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The rich: An affinity for the better things in life …

The rich get rich and the poor get poor–er.

It was the Roaring ‘20s when lyricists Gus Kahn and Raymond B. Egan wrote the lyrics for the wildly popular foxtrot, “Ain’t We Got Fun.”

Every morning
Every evening
Ain’t we got fun?
Not much money
Oh but honey
Ain’t we got fun?

In nearly a century since, the catch-phrase still haunts the average consumer who wants to be treated like royalty … but never quite makes the cut.

Smart retailers, though, capitalized on those longings – offering affinity programs that reward consistent purchases with richly laid-out premiums. A free toaster for opening a savings account. A free tank of gas for every 100 gallons pumped. A free cell phone when you sign a two-year service contract.

But today’s lingering recession has loyalty marketers scratching their heads over the dwindling aspirations of top-drawer prospects. Sales in upscale brands are down 10% or more. Buyers have turned practical – preferring qualities like durability and low cash outlay upfront over the “flash a Rolex in your face” brashness of the 90s dot-com boomers.

One of the principal findings of a recent survey by the American Affluence Research Center indicates that some 41% of the affluent say they will make a conscious effort to reduce or defer expenditures during the next 12 months.

For decades, Americans have tapped their credit cards beyond all reason – and financial patrons were all to willing to accommodate them with ever-increasing credit lines. Traditional guidelines flew out the window as the sons and daughters of baby boomers bought cars and houses with little or no money down. But it soon came time to pay the piper, and margin-based sales enhancements simply dried up.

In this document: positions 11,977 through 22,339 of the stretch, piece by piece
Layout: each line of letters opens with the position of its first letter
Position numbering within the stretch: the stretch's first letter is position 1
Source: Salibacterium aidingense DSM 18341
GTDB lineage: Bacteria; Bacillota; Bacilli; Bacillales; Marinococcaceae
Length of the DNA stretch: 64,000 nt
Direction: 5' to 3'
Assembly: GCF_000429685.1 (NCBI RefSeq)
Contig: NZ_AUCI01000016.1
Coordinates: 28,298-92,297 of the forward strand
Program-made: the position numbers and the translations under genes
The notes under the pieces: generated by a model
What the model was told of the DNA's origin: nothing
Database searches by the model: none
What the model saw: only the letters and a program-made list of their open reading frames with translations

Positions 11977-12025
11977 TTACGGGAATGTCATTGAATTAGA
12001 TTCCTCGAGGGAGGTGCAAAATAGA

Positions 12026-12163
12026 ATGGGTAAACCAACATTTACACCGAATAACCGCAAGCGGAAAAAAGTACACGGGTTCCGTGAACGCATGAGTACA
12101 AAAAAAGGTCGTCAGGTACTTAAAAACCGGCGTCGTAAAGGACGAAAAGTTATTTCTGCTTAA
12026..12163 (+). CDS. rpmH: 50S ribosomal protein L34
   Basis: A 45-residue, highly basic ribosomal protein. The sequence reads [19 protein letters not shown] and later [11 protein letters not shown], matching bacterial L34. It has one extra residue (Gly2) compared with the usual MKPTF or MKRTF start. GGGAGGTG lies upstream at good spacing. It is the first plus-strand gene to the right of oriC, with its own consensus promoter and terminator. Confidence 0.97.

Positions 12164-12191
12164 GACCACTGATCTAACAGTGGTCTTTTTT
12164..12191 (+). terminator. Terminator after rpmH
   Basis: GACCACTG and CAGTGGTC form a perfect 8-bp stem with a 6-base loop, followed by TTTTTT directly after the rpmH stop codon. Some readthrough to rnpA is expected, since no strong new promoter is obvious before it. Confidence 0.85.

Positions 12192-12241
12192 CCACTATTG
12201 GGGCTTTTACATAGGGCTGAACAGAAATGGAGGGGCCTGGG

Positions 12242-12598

So, if credit offers are not as available as a weapon in the marketing arsenal, how do retailers adjust to the belt-tightening of high-end consumers? One trend: Go after Richie Rich with the same loyalty tactics long proven successful on Joe Sixpack.

Well, the Wall Street Journal reports that the posh Ritz-Carlton is joining with other hotel chains, airlines, credit-card companies, and even neighborhood sandwich shops in offering a loyalty program to its customers. Like many corporations, the Ritz has been successful in keeping its numbers respectable by sharply discounting rooms and services, and by operating “leaner and meaner.” The teamwork-affinity program is the latest in these strategies.

Likewise, Panera Bread, the upscale bakery chain, has launched a new loyalty card program in select locations, which it hopes soon to expand nationwide. Customers get a free loyalty card at the bakery, then register the card online to receive an email coupon good for a free pastry upon registration. The program also chimes in with a birthday freebie and sundry other coupons and special offers.

In the end, great companies don’t just win new customers, they bring them back for more. Wealthy or poor, every customer wants to be treated like a tycoon.

But in today’s economy, even the rich and famous may need a little extra incentive to remain loyal.

The good news: Upscale customers understand the difference between quality and gimmicks, and are most likely to prefer relationships with businesses they know and trust. In fact, the affluent consumers has the highest loyalty participation of any single group. To appeal to the affluent, successful businesses have to move “beyond points” to create unique and relevant customer experiences.

Win them over, and the long-term rewards will be great – even if belts are cinched a bit tight at the moment.

Sallie Burnett
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